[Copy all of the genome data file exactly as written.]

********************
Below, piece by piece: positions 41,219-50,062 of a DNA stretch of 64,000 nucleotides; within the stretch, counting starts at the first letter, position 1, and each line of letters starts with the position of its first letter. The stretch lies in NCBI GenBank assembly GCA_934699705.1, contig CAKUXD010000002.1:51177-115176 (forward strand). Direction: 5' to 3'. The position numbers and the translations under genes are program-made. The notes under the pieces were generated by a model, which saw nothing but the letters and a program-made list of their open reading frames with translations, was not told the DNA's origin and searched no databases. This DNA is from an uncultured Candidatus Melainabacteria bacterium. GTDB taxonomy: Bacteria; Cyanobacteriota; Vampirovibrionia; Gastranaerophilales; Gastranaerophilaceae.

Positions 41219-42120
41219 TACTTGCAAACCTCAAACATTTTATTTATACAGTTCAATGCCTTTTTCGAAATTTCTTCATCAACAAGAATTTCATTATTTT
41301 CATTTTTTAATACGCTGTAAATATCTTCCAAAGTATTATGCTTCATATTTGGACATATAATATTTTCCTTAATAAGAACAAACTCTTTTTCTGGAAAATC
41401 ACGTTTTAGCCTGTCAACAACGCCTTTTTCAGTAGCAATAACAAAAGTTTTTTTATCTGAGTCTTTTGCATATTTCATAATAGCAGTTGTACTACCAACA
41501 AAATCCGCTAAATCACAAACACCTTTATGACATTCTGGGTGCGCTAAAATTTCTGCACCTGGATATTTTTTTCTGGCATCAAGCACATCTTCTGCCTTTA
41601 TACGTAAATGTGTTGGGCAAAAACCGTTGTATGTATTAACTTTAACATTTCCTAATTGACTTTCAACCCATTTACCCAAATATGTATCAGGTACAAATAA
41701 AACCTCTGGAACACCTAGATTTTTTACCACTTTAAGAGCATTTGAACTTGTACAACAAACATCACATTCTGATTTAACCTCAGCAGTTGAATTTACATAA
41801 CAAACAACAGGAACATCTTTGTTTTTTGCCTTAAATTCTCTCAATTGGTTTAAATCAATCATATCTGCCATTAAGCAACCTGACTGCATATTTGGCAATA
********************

Below, piece by piece: positions 41,219-50,062 of a DNA stretch of 64,000 nucleotides; within the stretch, counting starts at the first letter, position 1, and each line of letters starts with the position of its first letter. The stretch lies in NCBI GenBank assembly GCA_934699705.1, contig CAKUXD010000002.1:51177-115176 (forward strand). Direction: 5' to 3'. The position numbers and the translations under genes are program-made. The notes under the pieces were generated by a model, which saw nothing but the letters and a program-made list of their open reading frames with translations, was not told the DNA's origin and searched no databases. This DNA is from an uncultured Candidatus Melainabacteria bacterium. GTDB taxonomy: Bacteria; Cyanobacteriota; Vampirovibrionia; Gastranaerophilales; Gastranaerophilaceae.

Positions 41219-42120
41219 TACTTGCAAACCTCAAACATTTTATTTATACAGTTCAATGCCTTTTTCGAAATTTCTTCATCAACAAGAATTTCATTATTTT
41301 CATTTTTTAATACGCTGTAAATATCTTCCAAAGTATTATGCTTCATATTTGGACATATAATATTTTCCTTAATAAGAACAAACTCTTTTTCTGGAAAATC
41401 ACGTTTTAGCCTGTCAACAACGCCTTTTTCAGTAGCAATAACAAAAGTTTTTTTATCTGAGTCTTTTGCATATTTCATAATAGCAGTTGTACTACCAACA
41501 AAATCCGCTAAATCACAAACACCTTTATGACATTCTGGGTGCGCTAAAATTTCTGCACCTGGATATTTTTTTCTGGCATCAAGCACATCTTCTGCCTTTA
41601 TACGTAAATGTGTTGGGCAAAAACCGTTGTATGTATTAACTTTAACATTTCCTAATTGACTTTCAACCCATTTACCCAAATATGTATCAGGTACAAATAA
41701 AACCTCTGGAACACCTAGATTTTTTACCACTTTAAGAGCATTTGAACTTGTACAACAAACATCACATTCTGATTTAACCTCAGCAGTTGAATTTACATAA
41801 CAAACAACAGGAACATCTTTGTTTTTTGCCTTAAATTCTCTCAATTGGTTTAAATCAATCATATCTGCCATTAAGCAACCTGACTGCATATTTGGCAATA